Process-Structure-Property Relationships of Micron Thick Gadolinium Oxide Films Deposited by Reactive Electron Beam-Physical Vapor Deposition (EB-PVD)

Open Access
Grave, Daniel Aldo
Graduate Program:
Materials Science and Engineering
Doctor of Philosophy
Document Type:
Date of Defense:
September 29, 2014
Committee Members:
  • Douglas Edward Wolfe, Committee Chair
  • Joshua Alexander Robinson, Dissertation Advisor
  • James Hansell Adair, Committee Member
  • Michael T Lanagan, Committee Member
  • Thin film
  • Gadolinium Oxide
  • Gd2O3
  • neutron detection
  • residual stress
  • phase transition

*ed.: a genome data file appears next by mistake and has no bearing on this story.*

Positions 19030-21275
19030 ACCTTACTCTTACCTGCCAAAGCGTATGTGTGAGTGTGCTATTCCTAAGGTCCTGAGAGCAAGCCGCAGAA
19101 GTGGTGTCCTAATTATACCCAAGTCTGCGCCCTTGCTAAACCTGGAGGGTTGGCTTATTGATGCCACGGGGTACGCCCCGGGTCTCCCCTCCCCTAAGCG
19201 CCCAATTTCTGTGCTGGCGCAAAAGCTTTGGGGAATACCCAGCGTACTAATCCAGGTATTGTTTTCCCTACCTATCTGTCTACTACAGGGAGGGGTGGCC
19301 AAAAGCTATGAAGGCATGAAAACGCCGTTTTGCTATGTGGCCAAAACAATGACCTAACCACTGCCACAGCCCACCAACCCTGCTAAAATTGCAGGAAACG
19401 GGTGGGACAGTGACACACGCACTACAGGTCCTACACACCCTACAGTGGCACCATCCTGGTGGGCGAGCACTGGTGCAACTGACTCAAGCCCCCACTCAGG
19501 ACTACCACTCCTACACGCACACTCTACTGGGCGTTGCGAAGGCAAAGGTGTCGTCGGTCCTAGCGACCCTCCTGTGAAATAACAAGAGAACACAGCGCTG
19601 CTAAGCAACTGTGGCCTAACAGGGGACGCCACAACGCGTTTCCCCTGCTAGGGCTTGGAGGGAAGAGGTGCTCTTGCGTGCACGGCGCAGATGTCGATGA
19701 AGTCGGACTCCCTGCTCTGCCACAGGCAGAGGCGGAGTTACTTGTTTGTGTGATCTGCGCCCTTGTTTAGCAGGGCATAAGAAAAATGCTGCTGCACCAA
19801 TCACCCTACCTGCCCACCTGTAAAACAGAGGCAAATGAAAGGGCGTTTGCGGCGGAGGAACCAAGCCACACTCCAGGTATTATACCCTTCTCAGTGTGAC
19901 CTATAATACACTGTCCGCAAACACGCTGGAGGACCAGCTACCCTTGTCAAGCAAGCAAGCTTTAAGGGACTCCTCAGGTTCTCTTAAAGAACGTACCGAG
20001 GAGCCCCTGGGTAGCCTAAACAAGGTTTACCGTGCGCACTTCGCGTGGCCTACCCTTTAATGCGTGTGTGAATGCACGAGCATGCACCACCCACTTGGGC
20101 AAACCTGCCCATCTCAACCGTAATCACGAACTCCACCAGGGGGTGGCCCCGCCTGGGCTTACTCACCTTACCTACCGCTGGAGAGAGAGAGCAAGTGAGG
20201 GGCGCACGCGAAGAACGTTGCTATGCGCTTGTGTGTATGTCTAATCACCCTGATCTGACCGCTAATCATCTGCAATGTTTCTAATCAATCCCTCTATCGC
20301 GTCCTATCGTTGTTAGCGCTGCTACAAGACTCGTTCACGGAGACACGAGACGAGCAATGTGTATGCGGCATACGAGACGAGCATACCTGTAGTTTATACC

Gadolinium oxide (Gd2O3) is an attractive material for solid state neutron detection due to gadolinium's high thermal neutron capture cross section. Development of neutron detectors based on Gd2O3 requires sufficiently thick films to ensure neutron absorption. In this dissertation work, the process-structure-property relationships of micron thick Gd2O3 films deposited by reactive electron-beam physical vapor deposition (EB-PVD) were studied. Through a systematic design of experiments, fundamental studies were conducted to determine the effects of processing conditions such as deposition temperature, oxygen flow rate, deposition rate, and substrate material on Gd2O3 film crystallographic phase, texture, morphology, grain size, density, and surface roughness. Films deposited at high rates (> 5 Å / s) were examined via x-ray diffraction (XRD) and Raman spectroscopy. Quantitative phase volume calculations were performed via a Rietveld refinement technique. All films deposited at high rates were found to be fully monoclinic or mixed cubic / monoclinic phase. Generally, increased deposition temperature and increased oxygen flow resulted in increased cubic phase volume. As film thickness increased, monoclinic phase volume increased. Grazing incidence x-ray diffraction (GIXRD) depth profiling analysis showed that cubic phase was only present under large incidence angle (large penetration depth) measurements, and after a certain point, only monoclinic phase was grown. This was confirmed by transmission electron microscopy (TEM) analysis with selected area diffraction (SAD). Deposition of a pure cubic phase film was possible at high deposition rates for film thickness less than 50 nm under a deposition temperature of 250 °C and 200 sccm O2 flow. However, this film was shown to be under significant compressive stress of 1.7 GPa by XRD residual stress measurements. Thick (1 μm) pure cubic phase films were deposited by lowering the deposition rate to < 1 Å / s, and increasing the deposition temperature to 650 °C. This was attributed to both increased adatom mobility as well as reduction in compressive stress as measured by the wafer curvature technique. Based on this information, a large compressive stress was hypothesized to cause the formation of the monoclinic phase and this hypothesis was confirmed by demonstrating the existence of a stress induced phase transition. An experiment was designed to introduce compressive stress into the Gd2O3 films via ion beam assisted deposition (IBAD). This allowed for systematic increase in compressive stress while keeping a large adatom diffusion length on the film surface. It was shown that the films could be completely transformed from the cubic to monoclinic phase with applied compressive stress of -777 MPa for the deposition conditions considered, confirming the existence of a stress-induced phase transition. Crystallographic texture evolution in the Gd2O3 films was investigated for different substrate types. At high rates, it was shown that films deposited on different substrates (quartz, silicon, sapphire, and GaN) all had similar θ-2θ diffraction patterns, suggesting that films grew similarly on different substrates due to the low adatom mobility. However, significant differences in texture were observed for films deposited at low rates (< 1 Å / s) and high temperature (650 °C) on different substrates. For evaluation of in-plane texture in the Gd2O3 films, pole figure analysis was performed. Mixed phase films deposited at high rates and low temperature showed weak out-of-plane texture and random in-plane texture. Mixed phase films deposited at high temperatures possessed a fiber texture (strong out-of-plane texture), but lacked the necessary adatom mobility to develop in-plane texture. For single phase cubic films grown under low rates of deposition, out-of-plane texture was observed on quartz substrates. However, weak and strong in-plane textures were observed for sapphire and GaN substrates, respectively. The use of ion bombardment resulted in the formation of moderate biaxial texture for films grown on quartz. For films grown on sapphire, a very strong biaxial texture was achieved with ion bombardment which adds additional energy to the system. The effects of processing on the structure, composition, and interfacial chemistry of the Gd2O3 films were investigated. The results showed that films primarily adhered to the Structure-Zone models with a few exceptions. The deviation from the Structure-Zone model was explained by the combined effects of columnar growth, shadowing, and adatom mobility. At low deposition temperatures, decreasing oxygen flow resulted in increased film density due to higher adatom mobility. Films deposited at this temperature were characterized by small (10 – 15 nm) nanocrystalline grains with some porous disordered regions. As the deposition temperature was raised to 650 °C, a dense nucleation region was observed and the films were highly crystalline with larger grain size. After the approximately 200 nm dense nucleation region, columnar growth was observed as the film grew thicker. Porosity formed between the growing columns due to shadowing effects. The effects of processing on the interfacial layer size of Gd2O3 films deposited on silicon were investigated. The size and structure of the interfacial layer was dependent upon the deposition conditions. Generally, higher oxygen flow and higher deposition temperature led to larger interfacial layer size and a more undulating interface. The interfacial reaction was determined to proceed as a result of intermixing of the SiOx layer with the Gd2O3 layer to form the Gd-Si-O interface during deposition. Films deposited on GaN possessed excellent interfacial characteristics with near heteroepitaxial growth and no apparent interfacial layer. Ion beam assisted deposition was shown to result in significant densification of the film structure and elimination of the columnar morphology. Lastly, the O : Gd ratio of the Gd2O3 films was investigated using EDS and XPS, and showed that the processing conditions had significant effects on the film composition. Increasing temperature was found to decrease the O : Gd ratio. Increasing oxygen flow was found to increase the O : Gd ratio for films deposited at low temperatures, but had little effect for films deposited at high temperature due to the fact that adatom mobility was significantly more affected by oxygen flow at lower temperatures. The dielectric properties of Si(111) / Gd2O3 / Ti / Au MOS capacitors were investigated. Moisture absorption in Gd2O3 films was found to result in both increased dielectric loss (10x) and inflated dielectric constant values (~40 %). Heat treatment of the films at 100 °C resulted in outgassing of moisture, reduction in dielectric constant, and excellent frequency dispersion of the dielectric constant over a range of 10 kHz – 1 MHz. The effect of film processing on the dielectric constant was systematically investigated. Tuning of the dielectric constant from a value of 11 to a value of 24 was possible by manipulating the structure and crystallographic phase of the material via the processing conditions. Capacitance-voltage (C-V) and conductance-voltage (G-V) characteristics of GaN / AlGaN / Gd2O3 / Ti / Au MOS capacitors were investigated. The effects of processing on fixed oxide charge, trapped oxide charge, and density of interface states were evaluated. Single phase cubic films deposited at low rates with near heteroepitaxial growth were shown to have the lowest density of trapped charge. Additionally, threshold instability in the C-V curve as well as a non-volatile charge trapping effect was observed. Conduction mechanisms in Gd2O3 films were studied through current-voltage-temperature (I-V-T) measurements. A number of mechanisms were found to govern conduction in Gd2O3 films across a wide measurement temperature and electric field range including ohmic conduction, Schottky Emission, Poole-Frenkel emission, and space charge limited conduction. For Poole-Frenkel emission, the trap heights of 1.03 eV and 1.25 eV were found for the cases of gate and substrate injection, respectively. Schottky barrier height at the Si (111) / Gd2O3 interface and Gd2O3 / Ti / Au interface was found to be 0.56 eV and 0.54 eV, significantly lower than the expected barrier height value. For GaN / AlGaN / Gd2O3 / Ti / Au capacitors, the Schottky barrier height at the GaN / AlGaN / Gd2O3 interface was found to be 0.79 eV and the Poole Frenkel trap height was 0.46 eV. The performance of GaN / AlGaN / Gd2O3 / Ti / Au high electron mobility transistors (MOS-HEMTs) was investigated with emphasis on necessary device performance for radiation detection. Gd2O3 films deposited at 650 °C led to devices with good switching characteristics including an on/off ratio of ~109 and subthreshold swing as low as 88 mV. However, significant hysteresis and threshold voltage instability was observed for the Gd2O3 MOS-HEMTs. Finally, the response of GaN / AlGaN / Gd2O3 / MOS-HEMTs to gamma and neutron radiation was investigated. The devices showed sensitivity to both types of radiation. For devices with 1 μm thick Gd2O3 films, the neutron response was not improved over the control device. Devices with 10 μm thick films showed significantly increased neutron detection. However, the neutron response was larger than the expected theory, suggesting that added signal due to γ-radiation may have been collected.